Personally, I thrive on routine and often feel the best when I am weeks into one. I know when I will peak, when I will feel low and how my body will respond to changes. It is pretty awesome really. But when the rest period comes, I often do not know how I will feel. I mean my back might be randomly tight or I will strain a muscle just playing with my kids or doing normal house chores. Standing on my feet for long periods (like when I am teaching at school or at the climbing gym) of time will make my back seize up and potentially lay me up if I am not doing my daily stretches. I find that I end up at the chiropractor or getting a deep massage during my rest periods.
So even though I basically feel bad, why are they necessary? Well, our bodies need to rest and “turn it down a notch” in order to catch up to all the work that we have been doing. Our minds need a break from the focus and will enjoy the time for learning new things and creating new brain pathways. Doing creative things during our rest down times allows us to gain new perspectives which assists us in solving problems on or off the rock.
How long is the right amount of time to rest? I would say that depends on you. Ultimately I would suggest that you are not really resting unless you take about 2 weeks off. I normally am taking about that long off 3 to 4 times a year. It is either because of family vacations, work or the completion of a project. I always come back rejuvenated and ready to take on the next bit of work towards some goal that serves no real purpose other than to give me the opportunity to try hard on the rock.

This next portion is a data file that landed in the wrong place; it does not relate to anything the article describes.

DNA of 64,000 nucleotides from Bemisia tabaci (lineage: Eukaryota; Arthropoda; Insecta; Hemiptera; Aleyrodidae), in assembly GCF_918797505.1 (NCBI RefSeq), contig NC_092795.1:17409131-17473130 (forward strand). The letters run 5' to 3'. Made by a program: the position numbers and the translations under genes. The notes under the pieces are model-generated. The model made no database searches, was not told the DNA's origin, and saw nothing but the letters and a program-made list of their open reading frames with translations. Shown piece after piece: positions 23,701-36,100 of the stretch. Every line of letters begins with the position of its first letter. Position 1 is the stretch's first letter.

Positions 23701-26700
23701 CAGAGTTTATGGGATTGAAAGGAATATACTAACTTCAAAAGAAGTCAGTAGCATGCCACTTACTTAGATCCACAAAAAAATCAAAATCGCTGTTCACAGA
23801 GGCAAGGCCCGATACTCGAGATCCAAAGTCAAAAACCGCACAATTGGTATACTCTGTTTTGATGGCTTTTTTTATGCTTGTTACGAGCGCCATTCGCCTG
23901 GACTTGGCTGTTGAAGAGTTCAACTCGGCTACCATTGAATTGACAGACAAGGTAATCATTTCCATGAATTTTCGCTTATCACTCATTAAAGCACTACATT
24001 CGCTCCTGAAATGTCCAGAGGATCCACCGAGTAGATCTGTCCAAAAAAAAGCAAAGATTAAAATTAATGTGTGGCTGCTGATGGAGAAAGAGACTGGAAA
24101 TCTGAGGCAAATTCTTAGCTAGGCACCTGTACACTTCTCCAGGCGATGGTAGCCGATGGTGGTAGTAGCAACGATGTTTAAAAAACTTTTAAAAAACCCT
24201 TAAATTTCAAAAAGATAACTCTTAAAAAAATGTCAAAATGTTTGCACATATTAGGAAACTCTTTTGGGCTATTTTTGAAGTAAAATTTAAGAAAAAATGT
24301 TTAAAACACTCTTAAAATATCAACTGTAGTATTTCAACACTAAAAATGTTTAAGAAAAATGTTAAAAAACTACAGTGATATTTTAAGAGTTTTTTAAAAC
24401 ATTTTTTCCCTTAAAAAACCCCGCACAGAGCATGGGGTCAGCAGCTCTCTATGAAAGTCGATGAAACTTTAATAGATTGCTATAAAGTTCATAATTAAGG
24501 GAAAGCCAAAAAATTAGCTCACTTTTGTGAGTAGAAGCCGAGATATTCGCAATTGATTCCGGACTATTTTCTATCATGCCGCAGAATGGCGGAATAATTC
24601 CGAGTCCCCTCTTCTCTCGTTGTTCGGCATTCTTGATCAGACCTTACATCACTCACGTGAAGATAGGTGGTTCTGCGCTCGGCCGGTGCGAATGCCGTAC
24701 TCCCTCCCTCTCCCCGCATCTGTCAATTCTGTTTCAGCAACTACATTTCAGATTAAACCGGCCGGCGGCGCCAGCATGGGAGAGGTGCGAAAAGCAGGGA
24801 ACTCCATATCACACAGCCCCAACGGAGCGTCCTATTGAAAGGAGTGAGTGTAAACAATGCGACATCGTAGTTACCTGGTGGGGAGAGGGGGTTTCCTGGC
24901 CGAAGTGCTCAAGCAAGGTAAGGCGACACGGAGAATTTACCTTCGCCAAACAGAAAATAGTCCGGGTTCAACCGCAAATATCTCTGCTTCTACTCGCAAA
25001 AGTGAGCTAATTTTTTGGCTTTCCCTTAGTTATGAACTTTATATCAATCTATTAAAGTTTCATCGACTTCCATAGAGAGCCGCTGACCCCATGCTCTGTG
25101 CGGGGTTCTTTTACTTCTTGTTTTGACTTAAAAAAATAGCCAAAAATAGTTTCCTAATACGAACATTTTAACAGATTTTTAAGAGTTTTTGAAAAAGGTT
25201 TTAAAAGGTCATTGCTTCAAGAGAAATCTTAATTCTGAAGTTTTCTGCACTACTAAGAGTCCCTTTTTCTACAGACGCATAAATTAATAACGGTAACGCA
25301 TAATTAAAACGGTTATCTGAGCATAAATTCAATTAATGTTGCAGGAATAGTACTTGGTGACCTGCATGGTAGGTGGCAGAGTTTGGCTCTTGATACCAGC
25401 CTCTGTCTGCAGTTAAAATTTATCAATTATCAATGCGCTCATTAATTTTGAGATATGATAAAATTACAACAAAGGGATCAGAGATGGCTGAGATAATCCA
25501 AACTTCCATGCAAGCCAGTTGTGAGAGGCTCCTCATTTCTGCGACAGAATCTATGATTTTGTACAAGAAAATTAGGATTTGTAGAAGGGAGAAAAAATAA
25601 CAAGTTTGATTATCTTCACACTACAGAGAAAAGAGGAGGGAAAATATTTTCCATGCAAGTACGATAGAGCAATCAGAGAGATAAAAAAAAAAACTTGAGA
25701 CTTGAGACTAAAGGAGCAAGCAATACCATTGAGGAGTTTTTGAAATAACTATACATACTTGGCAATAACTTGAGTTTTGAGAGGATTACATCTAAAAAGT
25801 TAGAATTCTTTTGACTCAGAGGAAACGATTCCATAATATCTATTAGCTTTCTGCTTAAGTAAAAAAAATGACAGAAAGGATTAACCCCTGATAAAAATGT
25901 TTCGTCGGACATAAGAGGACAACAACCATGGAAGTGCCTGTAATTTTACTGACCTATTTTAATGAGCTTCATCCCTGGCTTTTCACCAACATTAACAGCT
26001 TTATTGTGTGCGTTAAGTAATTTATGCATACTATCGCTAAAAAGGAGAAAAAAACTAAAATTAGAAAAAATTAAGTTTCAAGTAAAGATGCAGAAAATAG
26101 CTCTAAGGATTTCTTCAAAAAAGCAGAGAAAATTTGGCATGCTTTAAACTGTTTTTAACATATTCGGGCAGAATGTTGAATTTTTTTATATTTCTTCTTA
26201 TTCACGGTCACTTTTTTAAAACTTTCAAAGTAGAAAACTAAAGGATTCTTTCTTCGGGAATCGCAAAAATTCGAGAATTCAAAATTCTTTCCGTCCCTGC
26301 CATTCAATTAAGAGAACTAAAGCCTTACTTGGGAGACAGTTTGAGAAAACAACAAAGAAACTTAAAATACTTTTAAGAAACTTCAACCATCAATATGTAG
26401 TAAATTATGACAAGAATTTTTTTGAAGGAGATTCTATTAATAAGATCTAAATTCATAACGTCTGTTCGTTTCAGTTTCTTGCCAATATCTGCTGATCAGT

Take your rests and quit crabbing about it. The rest will do you good.
The last rest period was around Thanksgiving. Here my son and wife at the Turkey Trot.
When I was in my 20’s, climbing every day didn’t impact me until I was deep into weeks of nonstop of pushing hard. I would start to fall on routes that I shouldn’t and I eventually decided that I should rest in order to be able to try hard again. Over the years, college switched to a real career and I had to fit climbing and training into the schedule. I would train 4 days a week after work (or get in after work sessions outside weather permitting) and then try hard on the weekend. Monday would be a rest day if I felt that I needed it and then I would focus on what I needed on Tuesday-Thursday. A Friday rest day again took me into the weekend where I would pitch it out and attempt to climb as many new routes as I could in the few precious nonworking hours that I had. There never seemed to be enough time and my body was never a limiting factor.